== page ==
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Education and Intergenerational Mobility: Evidence from a Natural Experiment in Purerto Rico

Author

Listed:
  • John C. Bluedorn

    () (Dept of Economcis, University of Oxford)

  • Elizabeth U. Cascio

    (University of California, Davis and NBER)

Abstract

The existence of intergenerational spillovers to public investments in schooling is often assumed in policy discussions regarding economic development. However, few studies to date have forwarded convincing evidence that externalities exist for developing countries. In this paper, we address this issue using the arguably exogenous schooling consequences of a major hurricane strike on Puerto Rico in the 1950s. Using data from the US. Census of Population for Puerto Rico, we first find that individuals on to margin of school entry at the time of the storm and residing in the most exposed regions of the island had significantly lower levels of education as adults than their counterparts in less exposed regions. Using the interaction of wind speed and age at the time of the storm as an instrument, we then find that maternal education is related to the probability that a child speaks English. Our estimates imply an additional year of education raise the probability that a child speaks English by between 4.3 and 4.5 percentage points, c approximately 24 to 28 percent. We find no conclusive evidence that parental education increases the probability that a child is enrolled, literate, or in an age-appropriate grad, On balance, these findings suggest that education is responsible at least in part for the persistence of human capital across generations.

Suggested Citation

  • John C. Bluedorn & Elizabeth U. Cascio, 2005. "Education and Intergenerational Mobility: Evidence from a Natural Experiment in Purerto Rico," Economics Papers 2005-W21, Economics Group, Nuffield College, University of Oxford.
  • Handle: RePEc:nuf:econwp:0521
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    File URL: http://www.nuffield.ox.ac.uk/economics/papers/2005/W21/bluedorncascio-apr05.pdf
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    References listed on IDEAS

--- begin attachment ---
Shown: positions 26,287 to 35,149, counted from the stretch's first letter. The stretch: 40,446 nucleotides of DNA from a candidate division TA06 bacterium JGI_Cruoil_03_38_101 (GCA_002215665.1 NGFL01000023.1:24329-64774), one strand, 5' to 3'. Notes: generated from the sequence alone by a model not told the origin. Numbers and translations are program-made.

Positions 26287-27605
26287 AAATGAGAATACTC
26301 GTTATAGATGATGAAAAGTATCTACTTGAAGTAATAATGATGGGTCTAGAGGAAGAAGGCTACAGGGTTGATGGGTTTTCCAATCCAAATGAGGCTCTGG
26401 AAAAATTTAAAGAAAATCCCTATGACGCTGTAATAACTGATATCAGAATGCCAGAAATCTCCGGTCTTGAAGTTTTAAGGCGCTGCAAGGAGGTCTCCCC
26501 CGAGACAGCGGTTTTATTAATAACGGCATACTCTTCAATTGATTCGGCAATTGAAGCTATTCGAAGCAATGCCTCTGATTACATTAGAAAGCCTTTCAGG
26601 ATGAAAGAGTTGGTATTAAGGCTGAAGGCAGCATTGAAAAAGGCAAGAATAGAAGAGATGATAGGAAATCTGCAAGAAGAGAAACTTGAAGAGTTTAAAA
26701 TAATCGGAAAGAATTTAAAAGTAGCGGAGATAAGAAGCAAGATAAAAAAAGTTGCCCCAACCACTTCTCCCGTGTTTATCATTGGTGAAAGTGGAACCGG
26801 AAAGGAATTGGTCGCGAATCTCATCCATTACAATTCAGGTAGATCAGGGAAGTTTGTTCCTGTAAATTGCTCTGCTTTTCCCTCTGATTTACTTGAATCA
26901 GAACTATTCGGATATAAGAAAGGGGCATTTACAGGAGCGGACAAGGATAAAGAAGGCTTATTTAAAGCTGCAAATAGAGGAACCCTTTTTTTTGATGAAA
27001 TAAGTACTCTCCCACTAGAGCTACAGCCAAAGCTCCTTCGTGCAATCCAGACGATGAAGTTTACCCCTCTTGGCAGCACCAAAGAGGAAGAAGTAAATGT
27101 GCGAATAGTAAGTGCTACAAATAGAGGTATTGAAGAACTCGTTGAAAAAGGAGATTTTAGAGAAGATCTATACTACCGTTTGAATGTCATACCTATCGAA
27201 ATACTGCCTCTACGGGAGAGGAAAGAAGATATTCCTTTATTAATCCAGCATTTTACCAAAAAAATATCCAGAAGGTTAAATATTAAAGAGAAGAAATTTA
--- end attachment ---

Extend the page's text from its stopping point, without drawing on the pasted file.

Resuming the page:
as
    1. Justin McCrary & Heather Royer, 2011. "The Effect of Female Education on Fertility and Infant Health: Evidence from School Entry Policies Using Exact Date of Birth," American Economic Review, American Economic Association, vol. 101(1), pages 158-195, February.
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    3. Philip Oreopoulos & Marianne E. Page & Ann Huff Stevens, 2003. "Does Human Capital Transfer from Parent to Child? The Intergenerational Effects of Compulsory Schooling," NBER Working Papers 10164, National Bureau of Economic Research, Inc.
    4. Gary S. Becker & Nigel Tomes, 1994. "Human Capital and the Rise and Fall of Families," NBER Chapters,in: Human Capital: A Theoretical and Empirical Analysis with Special Reference to Education (3rd Edition), pages 257-298 National Bureau of Economic Research, Inc.
    5. Shin-Yi Chou & Jin-Tan Liu & Michael Grossman & Ted Joyce, 2010. "Parental Education and Child Health: Evidence from a Natural Experiment in Taiwan," American Economic Journal: Applied Economics, American Economic Association, vol. 2(1), pages 33-61, January.
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    7. Janet Currie & Enrico Moretti, 2003. "Mother's Education and the Intergenerational Transmission of Human Capital: Evidence from College Openings," The Quarterly Journal of Economics, Oxford University Press, vol. 118(4), pages 1495-1532.
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    Cited by:

    1. Yang Dean, 2008. "Coping with Disaster: The Impact of Hurricanes on International Financial Flows, 1970-2002," The B.E. Journal of Economic Analysis & Policy, De Gruyter, vol. 8(1), pages 1-45, June.
    2. Anna Christina D'Addio, 2007. "Intergenerational Transmission of Disadvantage: Mobility or Immobility Across Generations?," OECD Social, Employment and Migration Working Papers 52, OECD Publishing.

    More about this item

    Keywords

    education; intergenerational mobility; natural experiment; hurricane;

    JEL classification:

    • I20 - Health, Education, and Welfare - - Education - - - General
    • J62 - Labor and Demographic Economics - - Mobility, Unemployment, Vacancies, and Immigrant Workers - - - Job, Occupational and Intergenerational Mobility; Promotion

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